We classify entry-level dedicated label solutions as systems that run less than 1,000 square feet per run. Low-volume solutions are geared towards food and beverage industries as well as other markets prone to short runs, including nutraceutical, corrugated boxes, and visitor badges.
The presses are suitable for printing pressure-sensitive color labels on matte, semi-gloss, gloss, polyethylene, biaxially-oriented polypropylene, and wine/craft beer stock. Printed labels are used for food, consumer goods, spirits, decorative stickers, and with the use of variable data, packaging is customized for location, bespoke brand designs, and other customized applications, says Russell Doucette, product marketing manager, Konica Minolta Business Solutions U.S.A., Inc. “Target markets for our entry-level products range from small, boutique brand owners to commercial printers looking to diversify their revenue stream by entering the label printing market.”
Label converters that want to bring short-run, full-color label production in house often select an entry-level solution. These companies typically outsource or turn away short-run work because they cannot cost-effectively produce it in house, says Katelyn Bohr, director of marketing, Colordyne Technologies.
Brand and private label owners that want to save time and money in the production process also use an entry-level solution to bring label printing in house. “Brand owners improve turnaround times, marketing capabilities, and manufacturing workflow by running their label production on demand. Printing what they need, when they need it,” comments Bohr. It also saves money by eliminating minimum order quantities and wasted label inventory.
Depending on seasonal or geographic conditions, product cycles are shortening, which requires label presses that efficiently produce small runs for an acceptable price, says Matthias Marx, head of marketing, business unit label, Gallus Group. This increases popularity for ultra-short runs of less than 500 square feet—ideal for entry-level presses.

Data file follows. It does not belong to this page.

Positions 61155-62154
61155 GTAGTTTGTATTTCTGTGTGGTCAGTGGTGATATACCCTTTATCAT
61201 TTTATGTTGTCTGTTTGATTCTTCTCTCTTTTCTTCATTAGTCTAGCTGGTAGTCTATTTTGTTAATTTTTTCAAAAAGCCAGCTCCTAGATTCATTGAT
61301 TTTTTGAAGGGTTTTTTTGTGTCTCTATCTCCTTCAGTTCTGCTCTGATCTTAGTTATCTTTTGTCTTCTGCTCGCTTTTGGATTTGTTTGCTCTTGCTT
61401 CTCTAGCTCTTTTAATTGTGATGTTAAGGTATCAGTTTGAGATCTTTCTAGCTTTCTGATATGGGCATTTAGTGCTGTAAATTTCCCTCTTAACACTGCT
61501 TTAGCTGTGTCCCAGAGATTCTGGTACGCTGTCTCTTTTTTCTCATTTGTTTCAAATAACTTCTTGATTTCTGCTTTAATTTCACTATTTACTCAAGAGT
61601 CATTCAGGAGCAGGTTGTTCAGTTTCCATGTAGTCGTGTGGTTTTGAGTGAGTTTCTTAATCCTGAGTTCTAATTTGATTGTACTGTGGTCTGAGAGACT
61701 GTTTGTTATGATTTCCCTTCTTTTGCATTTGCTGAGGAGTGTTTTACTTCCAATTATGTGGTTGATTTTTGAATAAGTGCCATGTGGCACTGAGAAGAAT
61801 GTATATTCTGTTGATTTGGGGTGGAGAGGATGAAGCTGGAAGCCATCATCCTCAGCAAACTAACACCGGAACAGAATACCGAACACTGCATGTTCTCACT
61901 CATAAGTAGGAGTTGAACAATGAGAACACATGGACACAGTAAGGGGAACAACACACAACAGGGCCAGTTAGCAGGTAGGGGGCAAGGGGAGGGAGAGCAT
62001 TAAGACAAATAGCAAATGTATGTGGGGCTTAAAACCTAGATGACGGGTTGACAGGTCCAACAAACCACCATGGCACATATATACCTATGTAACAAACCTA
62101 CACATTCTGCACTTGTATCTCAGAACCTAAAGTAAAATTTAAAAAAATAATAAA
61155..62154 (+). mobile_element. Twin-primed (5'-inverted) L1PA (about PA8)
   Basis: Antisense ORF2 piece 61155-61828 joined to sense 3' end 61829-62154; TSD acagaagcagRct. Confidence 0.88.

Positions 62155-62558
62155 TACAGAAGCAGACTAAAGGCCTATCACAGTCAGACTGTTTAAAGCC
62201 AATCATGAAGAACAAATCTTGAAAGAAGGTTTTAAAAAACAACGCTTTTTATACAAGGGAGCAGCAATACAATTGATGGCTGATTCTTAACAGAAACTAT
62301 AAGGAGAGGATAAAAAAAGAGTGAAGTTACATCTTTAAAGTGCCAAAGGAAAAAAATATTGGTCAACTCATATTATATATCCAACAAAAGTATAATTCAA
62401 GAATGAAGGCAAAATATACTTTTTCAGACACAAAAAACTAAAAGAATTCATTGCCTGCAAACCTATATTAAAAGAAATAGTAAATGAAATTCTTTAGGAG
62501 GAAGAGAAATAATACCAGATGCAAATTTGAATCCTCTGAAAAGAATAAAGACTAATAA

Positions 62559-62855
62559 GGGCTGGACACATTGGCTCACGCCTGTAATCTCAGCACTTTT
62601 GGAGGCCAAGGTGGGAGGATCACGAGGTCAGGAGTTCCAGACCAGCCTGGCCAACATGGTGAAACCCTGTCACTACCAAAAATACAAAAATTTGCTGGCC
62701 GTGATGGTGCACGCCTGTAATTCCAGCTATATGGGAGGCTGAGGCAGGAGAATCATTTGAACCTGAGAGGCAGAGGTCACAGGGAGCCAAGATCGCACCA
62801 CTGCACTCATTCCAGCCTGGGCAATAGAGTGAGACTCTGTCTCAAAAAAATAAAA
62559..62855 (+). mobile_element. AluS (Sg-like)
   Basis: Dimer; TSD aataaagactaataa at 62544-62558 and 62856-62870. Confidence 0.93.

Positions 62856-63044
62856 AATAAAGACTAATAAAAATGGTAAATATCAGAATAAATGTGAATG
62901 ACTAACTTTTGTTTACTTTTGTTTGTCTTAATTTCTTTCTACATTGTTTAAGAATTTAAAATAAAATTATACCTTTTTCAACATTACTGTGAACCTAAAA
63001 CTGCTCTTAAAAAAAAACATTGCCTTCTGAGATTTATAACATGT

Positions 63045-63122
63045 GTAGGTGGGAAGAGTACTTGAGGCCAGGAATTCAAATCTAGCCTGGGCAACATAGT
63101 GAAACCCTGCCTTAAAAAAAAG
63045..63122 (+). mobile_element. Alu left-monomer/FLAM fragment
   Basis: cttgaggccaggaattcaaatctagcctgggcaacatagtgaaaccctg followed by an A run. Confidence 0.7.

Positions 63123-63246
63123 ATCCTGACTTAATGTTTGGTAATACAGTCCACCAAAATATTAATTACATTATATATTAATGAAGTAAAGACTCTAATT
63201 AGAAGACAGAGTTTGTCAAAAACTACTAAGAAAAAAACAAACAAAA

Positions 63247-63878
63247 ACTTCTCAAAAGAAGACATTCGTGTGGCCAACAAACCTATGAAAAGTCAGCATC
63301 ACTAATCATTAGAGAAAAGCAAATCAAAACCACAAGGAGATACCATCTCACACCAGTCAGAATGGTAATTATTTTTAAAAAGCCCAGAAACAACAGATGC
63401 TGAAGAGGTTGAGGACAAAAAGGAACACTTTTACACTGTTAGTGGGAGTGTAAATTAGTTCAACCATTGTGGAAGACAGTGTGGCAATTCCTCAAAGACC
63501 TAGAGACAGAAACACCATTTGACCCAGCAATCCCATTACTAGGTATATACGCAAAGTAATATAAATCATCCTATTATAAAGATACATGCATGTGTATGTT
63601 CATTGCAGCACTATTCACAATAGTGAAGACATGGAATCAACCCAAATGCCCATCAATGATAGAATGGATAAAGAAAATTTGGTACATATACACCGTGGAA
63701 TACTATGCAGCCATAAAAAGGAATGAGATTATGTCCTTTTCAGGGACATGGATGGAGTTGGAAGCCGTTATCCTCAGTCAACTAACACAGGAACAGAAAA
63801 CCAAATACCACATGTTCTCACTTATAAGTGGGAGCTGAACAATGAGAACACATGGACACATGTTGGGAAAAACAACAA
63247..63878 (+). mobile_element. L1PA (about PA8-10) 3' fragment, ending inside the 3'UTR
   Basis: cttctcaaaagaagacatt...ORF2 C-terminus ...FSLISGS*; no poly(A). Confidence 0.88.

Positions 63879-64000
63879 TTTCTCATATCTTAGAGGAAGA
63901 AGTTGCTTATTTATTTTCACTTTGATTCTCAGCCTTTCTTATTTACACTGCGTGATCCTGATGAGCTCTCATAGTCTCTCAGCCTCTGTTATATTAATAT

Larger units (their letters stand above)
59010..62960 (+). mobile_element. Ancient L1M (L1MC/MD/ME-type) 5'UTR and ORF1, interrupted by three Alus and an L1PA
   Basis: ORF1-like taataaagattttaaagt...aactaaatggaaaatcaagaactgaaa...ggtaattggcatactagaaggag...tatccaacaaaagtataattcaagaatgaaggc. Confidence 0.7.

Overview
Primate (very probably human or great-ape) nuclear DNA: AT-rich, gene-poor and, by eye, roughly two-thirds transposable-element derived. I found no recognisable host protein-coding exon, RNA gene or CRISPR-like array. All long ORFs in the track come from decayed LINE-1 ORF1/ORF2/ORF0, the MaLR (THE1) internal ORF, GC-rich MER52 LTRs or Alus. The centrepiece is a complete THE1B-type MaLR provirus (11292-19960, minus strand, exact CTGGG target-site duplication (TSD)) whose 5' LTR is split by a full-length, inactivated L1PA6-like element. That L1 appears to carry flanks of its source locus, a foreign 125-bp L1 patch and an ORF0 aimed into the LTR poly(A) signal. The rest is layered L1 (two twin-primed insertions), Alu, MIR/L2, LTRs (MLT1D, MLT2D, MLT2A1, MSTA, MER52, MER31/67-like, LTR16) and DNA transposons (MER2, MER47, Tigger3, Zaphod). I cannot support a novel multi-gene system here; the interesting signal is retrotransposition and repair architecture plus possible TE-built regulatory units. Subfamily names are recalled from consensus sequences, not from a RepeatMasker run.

Mark Strobel, VP of sales and marketing, Primera, suggests entry-level label systems are ideal for small businesses for short-run printing or start-ups who want to test market different label options.
Entry-level system price points range from lower costs of $1,295 to $205,000. Speed also varies with some devices operating up to 60 fpm. Customers often seek features like affordability, ease of use, embellishments, and nearline finishing.
Embellishments are attractive for most entry-level label devices because the systems primarily cater to short runs—putting more emphasis on exceptional quality. Embellishments include different types of lamination, cold and hot foils, overcoats, printing both web sides, die cutting in all forms, and the ability to run all material types such as paper, film, foil, and board, says Fox.
Entry-level solutions typically come standard with software. This includes digital front ends and a variety of software modules that support production and estimating, says Chris Brooks, VP, label products, Heidelberg USA, Inc. “It is important for this specific market because they are looking for easy, simple production of their labels in one machine.”
According to Doucette, finishing is also important because clients are looking for applicator-ready formulated roll labels. Some systems offer optional nearline devices for slitting, matrix removal, and lamination.
Mid-level dedicated label devices operate from 1,001 to 20,000 square feet per run. With more operating power than an entry-level device, these solutions target label converters, flexible packaging manufacturers, and private label manufacturers with a large number of SKUs, but low production volumes per version.
“These companies need to be able to run medium label volumes and require variable data or versioning that would be inefficient and costly for traditional printing methods,” offers Bohr.
Like entry-level customers, mid-level buyers also invest in digital labeling to provide short runs, faster turnaround, and greater branding variability. With a mid-level solution, outsourcing to commercial label printers and storing large label quantities is eliminated—resulting in no inventory spoilage or additional setup or plate costs, says Stephanie Hopkins, director of sales, iSys—The Imaging Systems Group, Inc. “Users can efficiently print as few as 20 labels or as many as they can fit on a roll in minutes rather than hours, eliminating lengthy lead times,” she offers.